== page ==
Host an Event Volunteer Join Tickets

Support the plant database you love!

Q. Who is Mr. Smarty Plants?

A: There are those who suspect Wildflower Center volunteers are the culpable and capable culprits. Yet, others think staff members play some, albeit small, role. You can torture us with your plant questions, but we will never reveal the Green Guru's secret identity.

Help us grow by giving to the Plant Database Fund or by becoming a member

Did you know you can access the Native Plant Information Network with your web-enabled smartphone?

Share

Ask Mr. Smarty Plants

Ask Mr. Smarty Plants is a free service provided by the staff and volunteers at the Lady Bird Johnson Wildflower Center.

Search Smarty Plants
See a list of all Smarty Plants questions

Please forgive us, but Mr. Smarty Plants has been overwhelmed by a flood of mail and must take a break for awhile to catch up. We hope to be accepting new questions again soon. Thank you!

Need help with plant identification, visit the plant identification page.

 
rate this answer
5 ratings

Sunday - December 16, 2007

From: San Antonio, TX
Region: Southwest
Topic: Propagation
Title: Time of year to plant Tecoma stans
Answered by: Barbara Medford

QUESTION:

I wanted to know when the best time to plant the Esperanza flower (Tecoma stans) was. The information on the website did not give planting dates or soil conditions for this plant. Can you please help?

ANSWER:

The best time to plant a woody plant like Tecoma stans (yellow trumpetbush) is in the late winter when the plant is relatively dormant. However, you can also purchase the "Gold Star Esperanza" cultivar from nurseries in pots, as well as plant from seeds or rooted cuttings. Probably the best time for a potted nursery specimen would be after the last frost in early spring.

Tecoma stans is classified as a deciduous perennial, blooming from spring to fall and, in ideal conditions, year round. It is considered hardy in USDA Zones 9-11, and probably will be okay in San Antonio. A hard freeze, down to 20 deg. may cause it to freeze to the ground, but if it is trimmed to the ground in late winter, it will regrow when it warms up. It needs sun to partial shade, and will grow in a wide variety of soils, including sand and limestone. This Texas Cooperative Extension website will give you more complete information on this plant, with the very apt common name of "Yellow Bells."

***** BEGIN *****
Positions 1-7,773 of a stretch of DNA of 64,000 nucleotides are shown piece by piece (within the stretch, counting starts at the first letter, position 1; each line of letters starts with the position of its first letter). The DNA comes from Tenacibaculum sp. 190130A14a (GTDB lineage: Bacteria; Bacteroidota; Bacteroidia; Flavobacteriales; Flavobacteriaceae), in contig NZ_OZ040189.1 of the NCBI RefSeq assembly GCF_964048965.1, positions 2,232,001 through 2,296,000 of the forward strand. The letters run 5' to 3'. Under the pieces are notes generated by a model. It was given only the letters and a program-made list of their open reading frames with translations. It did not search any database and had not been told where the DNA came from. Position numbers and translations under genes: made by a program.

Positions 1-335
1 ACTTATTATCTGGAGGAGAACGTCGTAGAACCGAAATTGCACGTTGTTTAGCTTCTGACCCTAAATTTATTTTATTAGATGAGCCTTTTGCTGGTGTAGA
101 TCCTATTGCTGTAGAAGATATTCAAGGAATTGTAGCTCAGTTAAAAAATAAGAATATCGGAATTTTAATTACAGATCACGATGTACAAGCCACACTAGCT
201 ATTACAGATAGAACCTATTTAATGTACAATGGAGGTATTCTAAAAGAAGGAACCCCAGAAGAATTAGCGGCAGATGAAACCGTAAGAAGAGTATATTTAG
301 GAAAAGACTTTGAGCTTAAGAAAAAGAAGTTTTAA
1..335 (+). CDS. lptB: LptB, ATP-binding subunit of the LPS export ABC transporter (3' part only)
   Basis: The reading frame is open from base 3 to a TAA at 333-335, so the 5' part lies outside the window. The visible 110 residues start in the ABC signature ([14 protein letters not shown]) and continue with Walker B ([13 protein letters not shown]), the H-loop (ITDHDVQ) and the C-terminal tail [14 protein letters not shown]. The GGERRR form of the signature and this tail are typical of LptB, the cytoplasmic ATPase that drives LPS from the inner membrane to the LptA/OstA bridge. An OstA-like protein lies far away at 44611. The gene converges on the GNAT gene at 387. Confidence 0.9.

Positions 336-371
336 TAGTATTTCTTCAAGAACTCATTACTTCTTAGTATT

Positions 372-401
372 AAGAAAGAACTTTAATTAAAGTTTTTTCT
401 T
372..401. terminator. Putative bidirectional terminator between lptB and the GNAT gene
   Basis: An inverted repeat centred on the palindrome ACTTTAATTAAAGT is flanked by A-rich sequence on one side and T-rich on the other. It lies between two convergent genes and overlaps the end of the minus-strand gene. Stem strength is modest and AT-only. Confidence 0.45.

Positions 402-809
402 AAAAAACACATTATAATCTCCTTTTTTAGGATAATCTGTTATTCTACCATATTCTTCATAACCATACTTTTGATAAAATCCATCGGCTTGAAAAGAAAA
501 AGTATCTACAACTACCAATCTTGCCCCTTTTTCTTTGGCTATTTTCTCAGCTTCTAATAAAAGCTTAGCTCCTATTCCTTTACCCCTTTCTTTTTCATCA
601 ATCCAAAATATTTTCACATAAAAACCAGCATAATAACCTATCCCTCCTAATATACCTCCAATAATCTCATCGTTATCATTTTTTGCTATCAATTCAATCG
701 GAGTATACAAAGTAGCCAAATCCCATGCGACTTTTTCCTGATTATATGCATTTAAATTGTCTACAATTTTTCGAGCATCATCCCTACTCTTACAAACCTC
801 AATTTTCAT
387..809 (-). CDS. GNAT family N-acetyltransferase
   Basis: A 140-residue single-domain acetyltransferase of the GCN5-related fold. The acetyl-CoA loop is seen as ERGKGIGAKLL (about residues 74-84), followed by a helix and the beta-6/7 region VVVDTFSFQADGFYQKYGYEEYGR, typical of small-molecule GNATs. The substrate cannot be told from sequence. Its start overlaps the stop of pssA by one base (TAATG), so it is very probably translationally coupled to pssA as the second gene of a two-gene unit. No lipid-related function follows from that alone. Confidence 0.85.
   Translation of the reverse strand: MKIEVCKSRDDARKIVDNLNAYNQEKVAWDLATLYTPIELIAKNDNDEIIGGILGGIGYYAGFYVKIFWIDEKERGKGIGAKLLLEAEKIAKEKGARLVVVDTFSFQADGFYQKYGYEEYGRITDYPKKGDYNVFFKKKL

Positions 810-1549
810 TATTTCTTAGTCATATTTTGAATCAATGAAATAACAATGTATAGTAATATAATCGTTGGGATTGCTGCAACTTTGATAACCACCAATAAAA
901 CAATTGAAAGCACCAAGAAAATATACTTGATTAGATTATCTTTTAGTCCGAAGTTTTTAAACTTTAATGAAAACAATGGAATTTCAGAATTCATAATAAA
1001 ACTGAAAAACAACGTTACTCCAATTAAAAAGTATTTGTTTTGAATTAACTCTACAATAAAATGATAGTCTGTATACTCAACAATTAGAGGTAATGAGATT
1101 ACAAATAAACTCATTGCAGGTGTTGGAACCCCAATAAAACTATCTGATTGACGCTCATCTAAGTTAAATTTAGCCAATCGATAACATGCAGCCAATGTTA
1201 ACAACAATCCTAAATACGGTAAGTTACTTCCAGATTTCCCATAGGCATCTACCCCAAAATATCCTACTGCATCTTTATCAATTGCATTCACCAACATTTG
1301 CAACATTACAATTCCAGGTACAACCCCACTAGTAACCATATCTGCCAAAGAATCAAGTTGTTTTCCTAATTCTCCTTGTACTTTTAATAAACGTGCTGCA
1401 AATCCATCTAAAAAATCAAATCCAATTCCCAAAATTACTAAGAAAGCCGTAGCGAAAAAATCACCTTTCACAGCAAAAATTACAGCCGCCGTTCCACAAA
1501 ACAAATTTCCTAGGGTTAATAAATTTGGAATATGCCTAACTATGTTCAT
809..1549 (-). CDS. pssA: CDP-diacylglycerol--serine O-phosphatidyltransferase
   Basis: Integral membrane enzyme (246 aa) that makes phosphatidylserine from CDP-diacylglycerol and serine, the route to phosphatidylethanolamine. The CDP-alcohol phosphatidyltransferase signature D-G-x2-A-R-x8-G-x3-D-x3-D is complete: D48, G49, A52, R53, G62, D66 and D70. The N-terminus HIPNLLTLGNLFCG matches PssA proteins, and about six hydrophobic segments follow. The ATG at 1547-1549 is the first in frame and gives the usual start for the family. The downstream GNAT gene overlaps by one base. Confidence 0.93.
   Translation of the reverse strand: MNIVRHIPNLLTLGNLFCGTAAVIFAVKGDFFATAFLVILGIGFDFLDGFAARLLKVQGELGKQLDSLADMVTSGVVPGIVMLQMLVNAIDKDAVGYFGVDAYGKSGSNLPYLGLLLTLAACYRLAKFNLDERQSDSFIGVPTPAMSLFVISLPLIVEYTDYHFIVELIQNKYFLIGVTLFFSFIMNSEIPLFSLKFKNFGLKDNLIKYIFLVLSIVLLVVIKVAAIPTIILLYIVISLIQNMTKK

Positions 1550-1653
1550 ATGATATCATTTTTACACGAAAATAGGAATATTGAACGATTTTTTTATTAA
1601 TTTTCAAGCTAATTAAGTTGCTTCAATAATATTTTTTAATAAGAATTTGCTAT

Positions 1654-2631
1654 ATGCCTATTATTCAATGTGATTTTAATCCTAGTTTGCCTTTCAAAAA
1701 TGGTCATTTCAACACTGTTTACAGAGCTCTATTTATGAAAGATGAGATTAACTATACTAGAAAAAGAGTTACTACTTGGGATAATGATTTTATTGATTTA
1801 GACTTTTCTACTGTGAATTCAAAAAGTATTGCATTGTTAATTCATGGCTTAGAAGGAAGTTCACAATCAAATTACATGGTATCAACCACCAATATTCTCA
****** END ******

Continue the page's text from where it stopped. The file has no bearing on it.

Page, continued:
Tecoma stans

 

 

More Propagation Questions

Germination of Sophora seeds, and Dodder identification in Kingsland, TX.
May 02, 2012 - Our Mt. Laurel has just produced seeds. Can those be scarified and planted now or do they have to dry out. Also what is the stringy orange substance that gets on bluebonnets and other wildflowers ...
view the full question and answer

Bermuda, not the only option in Memphis
November 04, 2014 - I'm building an energy efficient home in Memphis and want to extend that strategy to the landscaping. I'd like to plant native grasses, but this lot is surrounded by lots sodded with Bermuda grass....
view the full question and answer

Harvest dates-eastern Oregon
September 07, 2007 - I am looking for a source to provide me with harvest dates for seed of shrubs, grasses and wild flowers native to eastern Oregon.
view the full question and answer

Picking flowers of bulbs from Cloverdale CA
April 22, 2014 - Will picking the flowers of native bulb plants, such as Trillium, Blue Dicks, Fawn Lilies, kill the plant or keep it from reproducing? I do not condone this action but know people who do it.
view the full question and answer

Growing Texas mountain laurel in a pot
March 07, 2016 - I have a really good friend who Mom pass away just recently and they were the best of friends. She loved her mother dearly and did tons of stuff together. Recently I posted a picture of a Mountain L...
view the full question and answer

Support the Wildflower Center by Donating Online or Becoming a Member today.